Waste Handling in Sólheimar
Every day, a lot of stuff finds its way out of homes and into trash barrels outside. Over the last decade, our society has changed and waste levels have increased, translating into more money being spent on waste management and landfills. Meanwhile, a lot of trash can be reused and it can therefore be said that waste has inherent value as a resource in itself. Each year, Icelanders turn out an average of 345 kg of household waste. By sorting and recycling waste, the amounts going to the landfills can be reduced, saving money and easing the stress placed on nature. This page discusses the garbage classifications and recycling of waste in Solheimar. In light of the sorting options in Solheimar, 60% of the household waste in the village can be reused. Solheimar is constantly seeking new ways to increase its reuse and recycling to take more social responsibility, protect the environment and save money in the process.
Recycling and reuse
The sorting and recycling of waste requires planning, both at home and in the processing places. However, sorting at home needs to be consistent with the requirements of and services available from the local municipality. To minimize the cost of waste transportation, Solheimar seeks to reuse and recycle as much waste as possible locally. The sorting system of the village is collorcoded and includes the following options;
• All types of plastic wrappings and containers (e.g. yoghurt cans, shampoo bottles, candy wraps, plastic foil,…) are collected in a green bin. The garbage is then brought to a recycling station where it gets seperated into 7 different categories of plastic and recycled.
• All paper and cardboard (magazines, newspaper, office paper, cornflakes boxes,…) is collected in a blue bin. This waste goes to the worm composting installation in Solheimar to be turned into valuable compost. Big corrugated cardboard boxes are saved and reused.
• Milk and juice cartons are collected seperately in a yellow bin because they contain plastic and aluminium. They go to a recycling station.
• Drinking bottles – both glass (wine bottles), plastic (soda bottles) and metal (soda cans) – are collected in a red bin. They are counted and brought to a collection point to get back the deposit money. Every bottle is worth 14 ISK, and this money is used to fund the scouting organisation in Solheimar.
• Other types of metal (food containers, aluminium foil, nails,…) are collected in a grey bin and brought to a recycling centre. These metals are very valuable because world supplies of Aluminium are running low.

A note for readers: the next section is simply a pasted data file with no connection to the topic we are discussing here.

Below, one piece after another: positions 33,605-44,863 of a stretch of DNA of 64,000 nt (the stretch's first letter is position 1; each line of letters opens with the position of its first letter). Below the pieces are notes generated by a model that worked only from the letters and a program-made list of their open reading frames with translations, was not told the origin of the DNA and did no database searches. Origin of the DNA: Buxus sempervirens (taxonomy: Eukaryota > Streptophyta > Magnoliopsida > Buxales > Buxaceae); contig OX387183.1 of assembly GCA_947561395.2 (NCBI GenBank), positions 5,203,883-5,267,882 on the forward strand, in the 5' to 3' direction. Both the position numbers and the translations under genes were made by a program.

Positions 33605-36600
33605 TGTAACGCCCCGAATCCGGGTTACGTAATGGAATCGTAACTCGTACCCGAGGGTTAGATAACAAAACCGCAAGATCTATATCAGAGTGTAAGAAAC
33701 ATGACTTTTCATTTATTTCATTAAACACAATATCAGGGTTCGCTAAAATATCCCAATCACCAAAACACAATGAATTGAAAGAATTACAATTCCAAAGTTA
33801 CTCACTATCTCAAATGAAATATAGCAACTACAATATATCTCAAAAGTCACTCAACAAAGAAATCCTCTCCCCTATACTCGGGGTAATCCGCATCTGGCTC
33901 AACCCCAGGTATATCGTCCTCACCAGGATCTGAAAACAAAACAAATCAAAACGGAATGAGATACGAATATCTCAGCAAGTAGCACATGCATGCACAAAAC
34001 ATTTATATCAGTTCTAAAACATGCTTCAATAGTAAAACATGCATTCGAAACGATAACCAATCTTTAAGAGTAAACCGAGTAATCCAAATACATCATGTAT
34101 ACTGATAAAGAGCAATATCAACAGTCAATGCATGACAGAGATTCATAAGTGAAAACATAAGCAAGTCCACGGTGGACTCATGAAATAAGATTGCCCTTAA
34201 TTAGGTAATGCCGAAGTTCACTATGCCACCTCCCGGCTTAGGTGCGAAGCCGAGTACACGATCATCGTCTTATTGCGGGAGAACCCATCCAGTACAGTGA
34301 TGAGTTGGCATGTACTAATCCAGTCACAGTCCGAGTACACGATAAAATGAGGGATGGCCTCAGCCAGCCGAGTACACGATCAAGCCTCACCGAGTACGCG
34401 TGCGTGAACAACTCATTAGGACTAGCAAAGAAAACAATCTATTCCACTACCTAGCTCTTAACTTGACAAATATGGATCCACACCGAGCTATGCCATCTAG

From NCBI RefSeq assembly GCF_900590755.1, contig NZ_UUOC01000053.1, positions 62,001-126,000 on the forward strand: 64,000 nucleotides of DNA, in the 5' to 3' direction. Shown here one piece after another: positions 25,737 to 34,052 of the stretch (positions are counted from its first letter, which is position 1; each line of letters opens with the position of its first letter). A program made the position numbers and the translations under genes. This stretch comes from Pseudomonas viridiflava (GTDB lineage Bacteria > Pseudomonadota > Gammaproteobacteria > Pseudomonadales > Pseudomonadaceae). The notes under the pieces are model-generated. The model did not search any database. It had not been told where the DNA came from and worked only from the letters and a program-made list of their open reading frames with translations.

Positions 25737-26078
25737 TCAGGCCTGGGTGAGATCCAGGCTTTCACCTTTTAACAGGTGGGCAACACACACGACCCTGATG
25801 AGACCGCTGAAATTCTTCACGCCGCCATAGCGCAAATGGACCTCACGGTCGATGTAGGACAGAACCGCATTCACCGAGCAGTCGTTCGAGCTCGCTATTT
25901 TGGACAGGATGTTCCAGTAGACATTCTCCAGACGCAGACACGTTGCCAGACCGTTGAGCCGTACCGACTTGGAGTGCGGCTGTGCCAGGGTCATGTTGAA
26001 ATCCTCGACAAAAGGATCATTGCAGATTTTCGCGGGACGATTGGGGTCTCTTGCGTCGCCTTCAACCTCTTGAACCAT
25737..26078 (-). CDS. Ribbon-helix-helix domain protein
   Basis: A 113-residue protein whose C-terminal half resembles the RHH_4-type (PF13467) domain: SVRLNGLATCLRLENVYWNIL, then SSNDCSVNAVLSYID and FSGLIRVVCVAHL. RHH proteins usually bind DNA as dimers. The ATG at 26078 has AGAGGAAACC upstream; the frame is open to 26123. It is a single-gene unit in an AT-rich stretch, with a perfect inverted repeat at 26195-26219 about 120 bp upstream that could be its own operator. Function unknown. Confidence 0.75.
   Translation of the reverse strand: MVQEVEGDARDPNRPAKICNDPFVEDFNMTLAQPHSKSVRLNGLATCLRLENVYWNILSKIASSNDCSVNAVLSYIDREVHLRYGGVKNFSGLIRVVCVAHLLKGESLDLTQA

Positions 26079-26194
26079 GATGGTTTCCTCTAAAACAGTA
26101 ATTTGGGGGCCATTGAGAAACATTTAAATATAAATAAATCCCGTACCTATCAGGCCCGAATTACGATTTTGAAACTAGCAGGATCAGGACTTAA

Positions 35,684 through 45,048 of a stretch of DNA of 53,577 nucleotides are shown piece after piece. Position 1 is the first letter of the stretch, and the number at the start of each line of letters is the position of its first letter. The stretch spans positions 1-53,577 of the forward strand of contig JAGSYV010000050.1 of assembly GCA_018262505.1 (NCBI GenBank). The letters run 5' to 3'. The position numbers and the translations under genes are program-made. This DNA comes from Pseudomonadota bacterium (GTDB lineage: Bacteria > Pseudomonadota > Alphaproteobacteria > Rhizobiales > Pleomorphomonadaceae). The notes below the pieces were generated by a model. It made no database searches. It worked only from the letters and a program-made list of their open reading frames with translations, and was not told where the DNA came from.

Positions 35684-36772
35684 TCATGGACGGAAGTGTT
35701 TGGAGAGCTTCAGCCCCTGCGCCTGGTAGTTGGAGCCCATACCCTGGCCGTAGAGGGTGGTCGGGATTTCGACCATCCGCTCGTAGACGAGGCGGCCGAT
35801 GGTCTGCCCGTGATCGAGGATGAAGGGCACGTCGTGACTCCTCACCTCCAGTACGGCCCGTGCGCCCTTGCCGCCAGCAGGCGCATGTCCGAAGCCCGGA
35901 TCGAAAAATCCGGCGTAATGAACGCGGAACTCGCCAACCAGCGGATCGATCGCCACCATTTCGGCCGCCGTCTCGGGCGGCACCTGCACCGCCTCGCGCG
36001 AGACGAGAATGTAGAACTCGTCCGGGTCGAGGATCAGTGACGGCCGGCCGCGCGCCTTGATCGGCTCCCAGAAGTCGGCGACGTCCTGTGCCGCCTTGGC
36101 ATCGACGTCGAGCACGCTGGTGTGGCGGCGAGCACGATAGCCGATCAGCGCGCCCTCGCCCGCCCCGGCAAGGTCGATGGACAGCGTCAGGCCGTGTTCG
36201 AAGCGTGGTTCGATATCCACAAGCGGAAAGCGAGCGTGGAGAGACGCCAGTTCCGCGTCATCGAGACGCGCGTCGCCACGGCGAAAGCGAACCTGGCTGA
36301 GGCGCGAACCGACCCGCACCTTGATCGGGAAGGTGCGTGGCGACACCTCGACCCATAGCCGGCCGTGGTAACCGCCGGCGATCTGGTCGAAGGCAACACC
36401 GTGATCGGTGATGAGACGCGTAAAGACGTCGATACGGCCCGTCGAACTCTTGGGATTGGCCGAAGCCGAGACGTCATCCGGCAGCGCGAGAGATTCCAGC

• Glass containers other than wine bottles are collected in the white bin. They stay in Solheimar to be used as landfill material when building new roads.
• Clothes, batteries, light bulbs and harmful or toxic materials are brought to the shop Vala.
• Organic food waste from Solheimar’s homes and cafeteria are collected in a degradable biobag made of corn starch. When the bags are full, they are closed and placed in so-called Biohouses, locked containers outside each building where they are gathered regularly. The food wastes are used to feed a composting machine and a worm compost installation. The compost is used in the organic forestry and greenhouses.
Recycling exhibit in Sesseljuhus 2013
Advantages of composting
• Organic matter and nutrients are not lost, but rather used in a natural fertilizer
• Pollution is saved from transporting, incinerating or placing into landfill the organic wastes
• With less waste for municipal handling, charges will decrease
• Every person has the opportunity and personal responsibility to do something for the environment
• Increase understanding of the natural cycle of organic matter, especially in children
Compost machine in Sólheimar
Unfortunately, many people do not think about their trash output because, as the common saying goes, ‘out of sight, out of mind,’ the trash is hauled away somewhere and seems to disappear, but it is really dumped elsewhere on our shared planet. To minimize this contamination, we must minimize our trash output. But is this possible? Yes, through responsible production methods, environmentally-conscious consumerism, waste sorting and recycling. The responsibility of the consumer is to say “no thanks” to wasteful packaging that quickly ends up in the trash.
Want to know more?
A few websites of Icelandic companies and institutions are listed below and include information about waste handling and general information on environmental issues.
• Environment: www.ust.is
• Garbage: www.sorpa.is
• Southern Iceland Garbage Station: www.sorpstodsudurlands.is
• Reykjavik City Environmental Network: www.umhverfisvefurinn.is
• Recycling: www.endurvinnslan.is